I forgot to mention this presentation which I’ll be making at the annual International Deleuze Studies Conference in New Orleans this June. Here’s the successful abstract…
‘The Evolution of Theologies, or Opening the Histories of Hermeneutics’
The history of Christian theology is filled with changes, adaptations, and improvisations. To speak of theology as a singular notion imparts a level of orthodoxy which is impossible to maintain as a simple unity within an increasingly fragmentary religious traditions. The question of orthodoxy, then, presupposes a question of authority and answers it in a circular-but-arboreal manner: the orthodoxy — as defined by the authority — defines the authority. By changing even the slightest bit of scriptures, tradition, or institution, the entirety of orthodoxy splits into two parallel structures. Theology — and any kind of thought which establishes an analogue to ‘orthodoxy’ — is a process of mitosis. Unity, such as the appeal to a universal ‘body of Christ’ within Christian ecumenism, is most acutely realized through the very process of separation which creates multiple orthodoxies that are unable to be resolved. In other words, the desire for orthodoxy as an arboreal structure creates within theology a rhizomatic structure that resists the centralization of orthodoxy.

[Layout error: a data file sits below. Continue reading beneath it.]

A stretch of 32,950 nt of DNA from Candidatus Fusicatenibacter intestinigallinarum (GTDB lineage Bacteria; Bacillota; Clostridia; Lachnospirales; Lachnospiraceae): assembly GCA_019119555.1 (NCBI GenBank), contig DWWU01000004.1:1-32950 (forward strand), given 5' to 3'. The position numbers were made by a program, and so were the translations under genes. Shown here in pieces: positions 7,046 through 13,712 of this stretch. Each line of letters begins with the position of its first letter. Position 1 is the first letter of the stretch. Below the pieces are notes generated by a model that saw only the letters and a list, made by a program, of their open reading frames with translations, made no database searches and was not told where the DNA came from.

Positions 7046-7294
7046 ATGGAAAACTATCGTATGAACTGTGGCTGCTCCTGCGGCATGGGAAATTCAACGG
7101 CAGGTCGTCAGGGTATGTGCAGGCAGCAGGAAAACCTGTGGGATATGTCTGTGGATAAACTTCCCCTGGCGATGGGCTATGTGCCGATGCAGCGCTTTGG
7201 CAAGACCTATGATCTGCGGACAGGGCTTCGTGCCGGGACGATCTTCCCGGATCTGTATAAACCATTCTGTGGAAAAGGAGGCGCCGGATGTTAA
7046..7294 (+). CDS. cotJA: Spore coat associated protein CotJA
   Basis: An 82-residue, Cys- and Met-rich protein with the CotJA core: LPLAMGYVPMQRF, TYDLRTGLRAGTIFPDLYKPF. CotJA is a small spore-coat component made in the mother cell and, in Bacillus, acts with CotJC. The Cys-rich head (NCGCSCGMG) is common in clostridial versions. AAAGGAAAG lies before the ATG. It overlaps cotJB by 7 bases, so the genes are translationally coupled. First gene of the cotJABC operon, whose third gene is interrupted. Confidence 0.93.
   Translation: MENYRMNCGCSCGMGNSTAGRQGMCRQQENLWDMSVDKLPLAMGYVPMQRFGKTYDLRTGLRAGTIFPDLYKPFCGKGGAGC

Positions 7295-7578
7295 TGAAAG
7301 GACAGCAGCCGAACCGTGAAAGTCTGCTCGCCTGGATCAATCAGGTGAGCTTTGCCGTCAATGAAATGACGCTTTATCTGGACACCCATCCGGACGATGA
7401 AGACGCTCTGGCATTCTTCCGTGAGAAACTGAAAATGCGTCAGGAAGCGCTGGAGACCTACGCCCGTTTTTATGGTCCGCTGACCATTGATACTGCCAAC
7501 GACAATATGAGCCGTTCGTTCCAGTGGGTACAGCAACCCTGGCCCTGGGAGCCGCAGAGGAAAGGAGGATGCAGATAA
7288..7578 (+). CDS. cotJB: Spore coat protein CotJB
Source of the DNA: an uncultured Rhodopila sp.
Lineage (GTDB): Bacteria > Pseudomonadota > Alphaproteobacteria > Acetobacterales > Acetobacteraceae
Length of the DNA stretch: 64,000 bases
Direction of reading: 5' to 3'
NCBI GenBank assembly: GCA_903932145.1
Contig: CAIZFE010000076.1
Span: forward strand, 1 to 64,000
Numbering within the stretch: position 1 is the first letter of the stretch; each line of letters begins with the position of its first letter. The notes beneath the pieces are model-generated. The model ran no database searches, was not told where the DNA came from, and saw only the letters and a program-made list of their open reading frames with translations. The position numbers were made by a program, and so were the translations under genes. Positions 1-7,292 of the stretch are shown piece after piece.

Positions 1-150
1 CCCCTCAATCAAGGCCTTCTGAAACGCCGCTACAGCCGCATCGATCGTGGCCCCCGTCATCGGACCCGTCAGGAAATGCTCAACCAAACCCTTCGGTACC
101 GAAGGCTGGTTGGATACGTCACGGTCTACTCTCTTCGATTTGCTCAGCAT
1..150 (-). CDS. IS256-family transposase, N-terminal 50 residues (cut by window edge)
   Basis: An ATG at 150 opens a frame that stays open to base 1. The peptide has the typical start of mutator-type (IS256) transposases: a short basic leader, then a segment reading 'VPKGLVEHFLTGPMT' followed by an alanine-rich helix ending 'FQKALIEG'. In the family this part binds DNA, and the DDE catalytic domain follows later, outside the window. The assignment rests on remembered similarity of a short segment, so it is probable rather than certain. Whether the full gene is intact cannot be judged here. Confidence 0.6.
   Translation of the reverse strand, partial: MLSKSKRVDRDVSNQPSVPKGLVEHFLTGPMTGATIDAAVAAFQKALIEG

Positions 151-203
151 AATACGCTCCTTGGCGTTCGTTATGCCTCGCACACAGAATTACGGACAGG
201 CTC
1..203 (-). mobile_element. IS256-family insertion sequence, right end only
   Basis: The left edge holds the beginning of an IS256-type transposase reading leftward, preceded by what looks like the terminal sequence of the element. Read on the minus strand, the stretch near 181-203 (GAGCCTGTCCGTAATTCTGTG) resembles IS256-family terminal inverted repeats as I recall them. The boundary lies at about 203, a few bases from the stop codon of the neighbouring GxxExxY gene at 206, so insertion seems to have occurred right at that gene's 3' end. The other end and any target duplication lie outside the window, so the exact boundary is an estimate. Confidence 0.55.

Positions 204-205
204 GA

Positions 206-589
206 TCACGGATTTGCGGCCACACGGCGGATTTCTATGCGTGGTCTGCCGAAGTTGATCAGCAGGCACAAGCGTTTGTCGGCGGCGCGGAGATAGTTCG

In this paper, I wish to present an argument for heterodoxy as a contingency of authority within theology. Heterodoxy in this case should not be seen as the opposite of orthodoxy but rather as the condition which makes ‘orthodoxy’ possible as an instance of a universal and singular authority. I shall argue that the assertion of orthodoxy is only possible when there is more than one valid claim. My argument will follow a largely Deleuzian approach as one way of interpreting authority through the play of sense. The Reformation era will serve the historical point at which the issue of authority was brought to the forefront of theology, and I shall argue that the most important question of modern ecumenism (still) revolves around this single issue. However, the tendency towards absorbing dissident groups back into one ‘Mother Church’ can only end in failure because heterodoxy — that is, the plurality of orthodoxies — is what makes ecumenical dialogue and reconciliation possible. Rather than suggesting that ecumenism must ultimately accept a single set of positions as properly authoritative from which all deviations move towards heresy, I suggest that there can never be such an orthodoxy for it is based on a gross misperception of the historical development of orthodoxy. To be orthodox, then, is to become something other-than-orthodox because orthodoxy is a semiotic play between theological sense and nonsense.